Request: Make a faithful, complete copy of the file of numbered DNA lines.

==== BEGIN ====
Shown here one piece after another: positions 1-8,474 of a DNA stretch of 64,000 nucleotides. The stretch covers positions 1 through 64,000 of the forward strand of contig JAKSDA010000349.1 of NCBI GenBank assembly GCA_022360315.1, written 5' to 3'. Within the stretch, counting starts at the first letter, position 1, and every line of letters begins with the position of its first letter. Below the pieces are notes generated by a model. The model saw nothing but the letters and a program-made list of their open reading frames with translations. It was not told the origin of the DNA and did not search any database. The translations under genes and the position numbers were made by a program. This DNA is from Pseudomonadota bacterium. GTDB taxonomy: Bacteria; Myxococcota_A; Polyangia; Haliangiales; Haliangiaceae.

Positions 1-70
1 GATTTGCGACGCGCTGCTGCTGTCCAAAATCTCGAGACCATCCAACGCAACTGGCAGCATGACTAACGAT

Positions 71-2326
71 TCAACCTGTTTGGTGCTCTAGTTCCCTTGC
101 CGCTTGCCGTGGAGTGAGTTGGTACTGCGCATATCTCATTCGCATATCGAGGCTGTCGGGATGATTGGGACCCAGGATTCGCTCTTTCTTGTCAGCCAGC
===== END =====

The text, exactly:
Shown here one piece after another: positions 1-8,474 of a DNA stretch of 64,000 nucleotides. The stretch covers positions 1 through 64,000 of the forward strand of contig JAKSDA010000349.1 of NCBI GenBank assembly GCA_022360315.1, written 5' to 3'. Within the stretch, counting starts at the first letter, position 1, and every line of letters begins with the position of its first letter. Below the pieces are notes generated by a model. The model saw nothing but the letters and a program-made list of their open reading frames with translations. It was not told the origin of the DNA and did not search any database. The translations under genes and the position numbers were made by a program. This DNA is from Pseudomonadota bacterium. GTDB taxonomy: Bacteria; Myxococcota_A; Polyangia; Haliangiales; Haliangiaceae.

Positions 1-70
1 GATTTGCGACGCGCTGCTGCTGTCCAAAATCTCGAGACCATCCAACGCAACTGGCAGCATGACTAACGAT

Positions 71-2326
71 TCAACCTGTTTGGTGCTCTAGTTCCCTTGC
101 CGCTTGCCGTGGAGTGAGTTGGTACTGCGCATATCTCATTCGCATATCGAGGCTGTCGGGATGATTGGGACCCAGGATTCGCTCTTTCTTGTCAGCCAGC